Theorem 1.1 Let { X , X n ; n 1 } be a sequence of independent and identically distributed (i.i.d.) random variables with non-degenerate and continuous common distribution function F satisfying E ( X ) = 0 and E ( X 2 ) = 1 . Suppose that, for a non-degenerate distribution G, there exist some numerical sequences ( a n > 0 ) , ( b n ) such that
M n b n a n D G .
(1.3)

Suppose, moreover, that the positive weights d n , n 1 , satisfy the following conditions:

( C 1 ) lim inf n n d n > 0 ;

( C 2 ) n α d n is nonincreasing for some 0 < α < 1 ;

( C 3 ) lim sup n n d n ( log D n ) ρ / D n < for some ρ > 0 , where D n = k = 1 n d k .

Assume, in addition, that f ( x , y ) is a bounded Lipschitz function. Then
lim n 1 D n k = 1 n d k f ( S k k , M k b k a k ) = f ( x , y ) Φ ( d x ) G ( d y ) a.s.
(1.4)

Remark 1.2 Since a set of bounded Lipschitz functions is tight in a set of bounded continuous functions, Theorem 1.1 is true for all bounded continuous functions f ( x , y ) .

Remark 1.3 It can be seen by routine approximation arguments similar, e.g., to those in Lacey and Philipp [12] that, under the conditions of Theorem 1.1, the result in (1.4) holds for indicator functions, i.e.,
lim n 1 D n k = 1 n d k I ( S k k x , M k b k a k y ) = Φ ( x ) G ( y ) a.s.
Remark 1.4 The result of Berkes and Csáki [13] shows that the a.s. central limit theorem remains valid even with the sequence of weights
d k = exp ( ( log k ) α ) k provided 0 α < 1 2 ,

which at least includes a ‘halfway’ from logarithmic to ordinary averaging. Moreover, Hörmann [11] shows that this sequence obeys the a.s. central limit theorem for all 0 α < 1 . Due to the similar conditions on the sequence of weights, our result also holds for this sequence provided 0 α < 1 .

2 Proof of our main result

The following notations will be used throughout this section: S n = k = 1 n X k , S k , n = i = k + 1 n X i , M n = max 1 i n X i , and M k , n = max k + 1 i n X i for n 1 . Furthermore, a b and a b stand for a = O ( b ) and a b 1 , respectively, and Φ ( x ) is the standard normal distribution function. The proof of our main result is based on the following lemmas.

Lemma 1 Under the assumptions of Theorem  1.1, we have
Cov ( f ( S k k , M k b k a k ) , f ( S l l , M l b l a l ) ) ( k l ) 1 / 2 , 1 k l .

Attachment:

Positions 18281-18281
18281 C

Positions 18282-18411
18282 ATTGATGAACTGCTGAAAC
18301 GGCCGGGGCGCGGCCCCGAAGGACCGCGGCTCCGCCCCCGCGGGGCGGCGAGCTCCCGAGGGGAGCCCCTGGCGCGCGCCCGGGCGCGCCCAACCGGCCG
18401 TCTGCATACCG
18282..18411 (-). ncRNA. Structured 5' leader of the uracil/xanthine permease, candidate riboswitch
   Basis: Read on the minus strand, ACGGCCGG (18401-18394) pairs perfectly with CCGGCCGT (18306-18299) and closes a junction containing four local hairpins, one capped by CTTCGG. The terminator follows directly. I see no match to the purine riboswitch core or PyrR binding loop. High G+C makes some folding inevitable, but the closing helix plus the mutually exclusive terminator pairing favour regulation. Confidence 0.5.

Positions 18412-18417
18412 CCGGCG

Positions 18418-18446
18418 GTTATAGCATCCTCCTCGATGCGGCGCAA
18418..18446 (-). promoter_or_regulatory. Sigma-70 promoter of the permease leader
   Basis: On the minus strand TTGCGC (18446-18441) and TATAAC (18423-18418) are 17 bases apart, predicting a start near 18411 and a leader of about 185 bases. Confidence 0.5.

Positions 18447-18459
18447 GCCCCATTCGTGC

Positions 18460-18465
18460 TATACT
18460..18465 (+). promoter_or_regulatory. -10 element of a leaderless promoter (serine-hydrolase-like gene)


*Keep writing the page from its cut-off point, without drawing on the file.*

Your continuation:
Proof It is easy to see that
| Cov ( f ( S k k , M k b k a k ) , f ( S l l , M l b l a l ) ) | | Cov ( f ( S k k , M k b k a k ) , f ( S l l , M l b l a l ) f ( S l l , M k , l b l a l ) ) | + | Cov ( f ( S k k , M k b k a k ) , f ( S l l , M k , l b l a l ) f ( S k , l l , M k , l b l a l ) ) | + | Cov ( f ( S k k , M k b k a k ) , f ( S k , l l , M k , l b l a l ) ) | = : L 1 + L 2 + L 3 .
For L 3 , we have, by the independence of { X n ; n 1 } , that
L 3 = 0 .
(2.1)
Now, we are in a position to estimate L 1 . From the fact that f is bounded and Lipschitzian, it follows that
L 1 E | f ( S l l , M l b l a l ) f ( S l l , M k , l b l a l ) | E ( min ( M l M k , l a l , 2 ) ) = E ( min ( M l M k , l a l , 2 ) ) I ( M l M k , l ) P ( M l M k , l ) = P ( M k > M k , l ) = k ( F ( x ) ) l k ( F ( x ) ) k 1 d F ( x ) 0 1 k t l 1 d t = k l ,
(2.2)
where we used the fact that
ψ ( F ( x ) ) d F ( x ) 0 1 ψ ( t ) d t
for any nondecreasing function ψ on [ 0 , 1 ] . In order to verify the last relation, let F 1 ( t ) = sup { x : F ( x ) t } , and let U be a random variable uniformly distributed on ( 0 , 1 ) . Then F ( F 1 ( t ) ) t for all t ( 0 , 1 ) and the random variable Y = F 1 ( U ) has distribution F. Thus, the left-hand side of the above inequality equals
E ψ ( F ( Y ) ) = E ψ ( F ( F 1 ( U ) ) ) E ψ ( U ) = 0 1 ψ ( t ) d t

as claimed.

By the fact that f is Lipschitzian and due to the Cauchy-Schwarz inequality, we have
L 2 E | f ( S l l , M k , l b l a l ) f ( S k , l l , M k , l b l a l ) | E | S k l | 1 l ( E S k 2 ) 1 2 = ( k l ) 1 2 .
(2.3)

Thus, using (2.1)-(2.3), we get the desired result. □

Let f and { X , X n ; n 1 } be such as in the statement of Theorem 1.1 and